How to help save sea turtles

There are seven species of marine, or sea, turtles, and almost all of them are endangered. These ancient sea creatures voyage between land and sea and swim thousands of miles throughout their lives, leaving them vulnerable to a number of threats. In fact, the leatherback sea turtle population in the Pacific has dropped by more than 90 percent since 1980, while the hawksbill global population, with little more than 8,000 nesting females remaining, has fallen 80 percent in 100 years. The bottom-line? Each turtle matters!

From commercial fishing - in which hundreds of thousands of sea turtles are accidently caught in shrimp nets and on long line hooks each year - to habitat loss to illegal trade, marine turtles could use our help. Costa Rica's beaches are home to the nesting sites of four turtle species: leatherback, hawksbill, green and olive ridley. To protect this critical nesting habitat, there are several ways to help out, both in-person and from home.

Life of Marine Turtles - Infographic

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How can we help marine turtles

Support sea turtle ecotourism! Costa Rica is famous for its enormous draw of these marine reptiles. During the arribada, or "arrival," anywhere from 600,000 to 750,000 olive ridley turtles flock to Playa Ostional and Playa Nancite each year. Green and leatherback turtles make their way to spawning sites at the Caribbean side at Tortuguero and Gandoca - Manzanillo Wildlife Refuge. Book a sustainable tour to see the turtles, especially if it benefits the local communities.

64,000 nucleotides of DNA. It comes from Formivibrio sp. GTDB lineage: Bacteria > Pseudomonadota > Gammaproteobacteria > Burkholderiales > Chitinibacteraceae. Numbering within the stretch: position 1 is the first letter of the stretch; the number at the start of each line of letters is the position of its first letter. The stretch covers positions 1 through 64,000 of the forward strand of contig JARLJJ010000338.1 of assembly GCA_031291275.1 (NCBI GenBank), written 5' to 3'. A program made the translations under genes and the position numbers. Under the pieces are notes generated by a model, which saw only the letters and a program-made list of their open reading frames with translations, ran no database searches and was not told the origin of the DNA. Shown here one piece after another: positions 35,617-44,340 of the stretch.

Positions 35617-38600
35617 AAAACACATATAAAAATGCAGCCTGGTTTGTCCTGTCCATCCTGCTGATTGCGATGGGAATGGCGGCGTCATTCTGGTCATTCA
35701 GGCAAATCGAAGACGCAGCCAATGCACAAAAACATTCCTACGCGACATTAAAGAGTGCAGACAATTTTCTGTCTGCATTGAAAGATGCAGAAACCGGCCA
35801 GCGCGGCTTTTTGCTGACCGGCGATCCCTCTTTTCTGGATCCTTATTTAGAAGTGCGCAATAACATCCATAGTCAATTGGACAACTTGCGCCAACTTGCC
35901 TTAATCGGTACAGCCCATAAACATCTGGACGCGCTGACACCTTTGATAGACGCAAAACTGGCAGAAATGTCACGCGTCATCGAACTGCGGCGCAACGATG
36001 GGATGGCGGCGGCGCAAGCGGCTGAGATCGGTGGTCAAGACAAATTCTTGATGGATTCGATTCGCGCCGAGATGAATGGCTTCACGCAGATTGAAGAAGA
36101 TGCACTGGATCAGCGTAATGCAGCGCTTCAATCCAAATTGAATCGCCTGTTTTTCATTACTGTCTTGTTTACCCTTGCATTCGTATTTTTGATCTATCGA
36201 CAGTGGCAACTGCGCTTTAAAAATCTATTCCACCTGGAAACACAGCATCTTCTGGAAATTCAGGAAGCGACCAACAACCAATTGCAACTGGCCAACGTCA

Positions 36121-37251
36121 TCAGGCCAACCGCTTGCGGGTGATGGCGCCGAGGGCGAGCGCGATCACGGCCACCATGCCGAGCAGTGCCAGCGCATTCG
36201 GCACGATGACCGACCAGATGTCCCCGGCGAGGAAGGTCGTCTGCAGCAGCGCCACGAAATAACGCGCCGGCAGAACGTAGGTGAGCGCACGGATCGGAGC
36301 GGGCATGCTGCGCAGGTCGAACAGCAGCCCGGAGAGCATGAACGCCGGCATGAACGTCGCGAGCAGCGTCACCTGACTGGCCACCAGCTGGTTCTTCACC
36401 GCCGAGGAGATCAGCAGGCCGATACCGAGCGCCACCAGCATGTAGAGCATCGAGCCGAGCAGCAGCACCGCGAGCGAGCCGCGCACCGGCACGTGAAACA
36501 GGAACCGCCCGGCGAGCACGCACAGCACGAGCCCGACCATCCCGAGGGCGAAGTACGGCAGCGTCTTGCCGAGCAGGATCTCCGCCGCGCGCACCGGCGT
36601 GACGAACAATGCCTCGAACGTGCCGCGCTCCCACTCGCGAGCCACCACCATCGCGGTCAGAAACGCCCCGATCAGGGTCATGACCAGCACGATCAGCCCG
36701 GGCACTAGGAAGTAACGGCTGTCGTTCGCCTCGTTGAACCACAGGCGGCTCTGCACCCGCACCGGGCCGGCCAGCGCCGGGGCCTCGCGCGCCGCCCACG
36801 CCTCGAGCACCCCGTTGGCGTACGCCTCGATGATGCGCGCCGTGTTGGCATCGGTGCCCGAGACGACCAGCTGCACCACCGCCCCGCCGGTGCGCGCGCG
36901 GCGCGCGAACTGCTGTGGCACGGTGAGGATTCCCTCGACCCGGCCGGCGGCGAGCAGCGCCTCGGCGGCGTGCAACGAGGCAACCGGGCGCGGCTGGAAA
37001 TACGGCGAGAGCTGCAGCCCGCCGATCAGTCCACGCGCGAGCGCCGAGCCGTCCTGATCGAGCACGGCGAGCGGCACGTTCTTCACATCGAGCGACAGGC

If you're interested in checking them out, the best months to catch a glimpse of the nesting seasons are February through July for leatherbacks, June through November for green turtles, September until December for olive ridleys while April through November serves as peak season for hawksbill turtles.

Close up at Green Turtle in Ballena National Park
Close up at Green Turtle in Ballena National Park

When you're eating out on vacation or purchasing seafood at home, make sure to buy seafood that's certified as sustainable. These methods of catching and farming fish can help increase the long-term vitality of marine species. Help protect the sea turtle in Costa Rica! On programs such as Sea Turtle Conservancy, Osa Conservation and theGlobal Volunteer Network to name a few, you can volunteer to help these critters make it to their home in the sea. You'll be part of a team that protects against illegal extraction and predators, performs night surveys and aids in local conservation projects. Many of these once-in-a-lifetime experience lasts for one to 12 weeks, so join the conservation effort through one of these hands-on these programs!